07:09 GMT16 May 2021
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    She may not be alone in the grieving of her husband’s passing, but Queen Elizabeth II will have to say goodbye to her partner of 73 years without a family member physically by her side.

    The Queen does not live on her own and as a result she is not eligible to form a support bubble with another member of her family.

    She resides in Windsor Castle, sharing her home with members of staff. According to the Covid-19 rules, a Windsor Castle staff member is allowed to sit next to the royal during the funeral of her husband, the Duke of Edinburgh.

    The regulations stipulate that “if you are attending a funeral or similar event, you should stay at least 2 metres away from others outside your household or support bubble.”

    The current stage of easing the lockdown in Britain allows no more than 30 people to attend funerals, whether indoors or outdoors. While this number does not include anyone working at the event, the funeral of Prince Philip, due to take place on 17 April, is expected to have a bigger number of people present.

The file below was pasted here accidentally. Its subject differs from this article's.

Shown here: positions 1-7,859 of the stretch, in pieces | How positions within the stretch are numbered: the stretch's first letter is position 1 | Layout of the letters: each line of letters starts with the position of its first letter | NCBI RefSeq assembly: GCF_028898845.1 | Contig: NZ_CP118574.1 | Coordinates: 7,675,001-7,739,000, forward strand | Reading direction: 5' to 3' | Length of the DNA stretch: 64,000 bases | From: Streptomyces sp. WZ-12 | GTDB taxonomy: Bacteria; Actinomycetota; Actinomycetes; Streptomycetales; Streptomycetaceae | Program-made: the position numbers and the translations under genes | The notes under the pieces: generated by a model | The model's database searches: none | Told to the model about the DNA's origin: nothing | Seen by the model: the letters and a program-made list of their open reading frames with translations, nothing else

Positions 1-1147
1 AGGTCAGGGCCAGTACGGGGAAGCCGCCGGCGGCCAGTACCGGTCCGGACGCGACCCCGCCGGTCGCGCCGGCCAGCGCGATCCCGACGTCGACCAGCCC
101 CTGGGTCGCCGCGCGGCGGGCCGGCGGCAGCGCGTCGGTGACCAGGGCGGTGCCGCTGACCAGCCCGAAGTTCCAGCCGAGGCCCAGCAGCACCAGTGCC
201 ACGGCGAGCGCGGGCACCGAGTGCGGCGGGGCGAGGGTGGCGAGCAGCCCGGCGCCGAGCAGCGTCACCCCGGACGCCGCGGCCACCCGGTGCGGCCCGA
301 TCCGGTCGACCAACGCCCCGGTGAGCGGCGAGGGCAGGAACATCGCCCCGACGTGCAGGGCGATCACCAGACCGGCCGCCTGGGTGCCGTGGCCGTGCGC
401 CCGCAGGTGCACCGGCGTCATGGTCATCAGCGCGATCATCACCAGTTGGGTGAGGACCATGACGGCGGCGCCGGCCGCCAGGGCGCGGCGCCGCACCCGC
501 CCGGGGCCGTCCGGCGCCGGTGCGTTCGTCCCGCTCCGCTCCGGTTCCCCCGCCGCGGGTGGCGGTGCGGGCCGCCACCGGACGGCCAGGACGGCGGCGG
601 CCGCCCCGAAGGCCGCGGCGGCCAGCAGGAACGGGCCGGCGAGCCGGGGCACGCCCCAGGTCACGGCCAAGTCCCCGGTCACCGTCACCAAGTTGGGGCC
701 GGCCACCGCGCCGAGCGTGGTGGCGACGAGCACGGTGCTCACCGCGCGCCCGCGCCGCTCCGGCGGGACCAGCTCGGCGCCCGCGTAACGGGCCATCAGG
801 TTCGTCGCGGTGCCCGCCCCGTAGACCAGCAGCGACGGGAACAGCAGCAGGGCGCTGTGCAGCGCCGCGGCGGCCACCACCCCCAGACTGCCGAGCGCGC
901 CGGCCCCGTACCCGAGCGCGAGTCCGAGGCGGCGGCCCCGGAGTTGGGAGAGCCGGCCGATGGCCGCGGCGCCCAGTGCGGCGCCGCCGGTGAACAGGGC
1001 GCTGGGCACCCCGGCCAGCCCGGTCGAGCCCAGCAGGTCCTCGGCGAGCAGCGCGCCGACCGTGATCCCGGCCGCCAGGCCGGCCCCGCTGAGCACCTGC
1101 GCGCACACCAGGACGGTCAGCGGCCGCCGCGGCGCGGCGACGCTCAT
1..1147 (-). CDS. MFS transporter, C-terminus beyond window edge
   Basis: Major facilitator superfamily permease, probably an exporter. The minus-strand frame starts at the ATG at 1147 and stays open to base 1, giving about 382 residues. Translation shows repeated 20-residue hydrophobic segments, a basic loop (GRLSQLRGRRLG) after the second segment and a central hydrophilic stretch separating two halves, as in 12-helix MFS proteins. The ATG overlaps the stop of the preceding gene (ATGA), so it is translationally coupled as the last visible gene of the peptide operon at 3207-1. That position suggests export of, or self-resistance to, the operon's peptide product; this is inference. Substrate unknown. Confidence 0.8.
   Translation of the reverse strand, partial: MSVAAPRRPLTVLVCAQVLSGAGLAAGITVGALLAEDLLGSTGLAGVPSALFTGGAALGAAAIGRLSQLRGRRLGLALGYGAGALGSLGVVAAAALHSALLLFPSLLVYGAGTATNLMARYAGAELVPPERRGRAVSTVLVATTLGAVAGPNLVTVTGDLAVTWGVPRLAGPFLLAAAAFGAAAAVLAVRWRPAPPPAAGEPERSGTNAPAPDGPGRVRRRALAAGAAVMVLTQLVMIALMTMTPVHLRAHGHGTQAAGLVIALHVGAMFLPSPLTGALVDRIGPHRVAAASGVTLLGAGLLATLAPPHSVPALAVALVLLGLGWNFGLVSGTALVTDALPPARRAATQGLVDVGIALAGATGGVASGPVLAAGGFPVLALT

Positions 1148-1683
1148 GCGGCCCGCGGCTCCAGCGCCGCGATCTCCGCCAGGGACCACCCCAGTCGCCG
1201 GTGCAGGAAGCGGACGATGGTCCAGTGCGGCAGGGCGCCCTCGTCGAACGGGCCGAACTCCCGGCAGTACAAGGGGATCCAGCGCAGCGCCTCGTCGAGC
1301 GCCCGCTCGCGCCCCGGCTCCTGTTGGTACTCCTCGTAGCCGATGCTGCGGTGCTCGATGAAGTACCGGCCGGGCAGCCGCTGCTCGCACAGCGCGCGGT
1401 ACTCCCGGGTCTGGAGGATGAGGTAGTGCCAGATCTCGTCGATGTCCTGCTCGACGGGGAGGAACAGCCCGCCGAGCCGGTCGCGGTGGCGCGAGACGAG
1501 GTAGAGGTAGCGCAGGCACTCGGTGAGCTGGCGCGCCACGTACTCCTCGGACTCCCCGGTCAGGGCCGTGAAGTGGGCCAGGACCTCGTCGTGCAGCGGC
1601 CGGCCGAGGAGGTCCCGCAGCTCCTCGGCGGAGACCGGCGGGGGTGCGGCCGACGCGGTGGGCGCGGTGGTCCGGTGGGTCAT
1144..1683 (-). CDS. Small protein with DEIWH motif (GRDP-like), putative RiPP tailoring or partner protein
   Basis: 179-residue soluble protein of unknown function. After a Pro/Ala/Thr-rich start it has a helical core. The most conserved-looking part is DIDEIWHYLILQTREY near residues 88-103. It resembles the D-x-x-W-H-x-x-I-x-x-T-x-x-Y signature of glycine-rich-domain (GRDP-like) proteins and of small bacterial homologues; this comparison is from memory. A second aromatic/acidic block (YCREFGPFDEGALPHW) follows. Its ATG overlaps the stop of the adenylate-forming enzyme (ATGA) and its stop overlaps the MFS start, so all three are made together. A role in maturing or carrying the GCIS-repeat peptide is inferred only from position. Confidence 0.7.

Buckingham Palace spokesman has said that funeral service will be COVID compliant.

    “The Queen may be standing alone, but there is a difference between being alone and feeling isolated, and the important thing is that you can have people you can reach out to,” Andy Langford, clinical director of the charity Cruse Bereavement Care, of which the Queen is royal patron, said.

    The Queen is meant to be seated 2 metres away from her children and grandchildren during the St George’s Chapel ceremony. Members of the royal family and other attendees of the funeral will wear a face covering, as required by law when attending indoor places of worship.

    ​The law also discourages attendees from singing and raising their voice “because this may increase the risk of airborne transmission of the virus.”




    COVID-19, funeral, Queen
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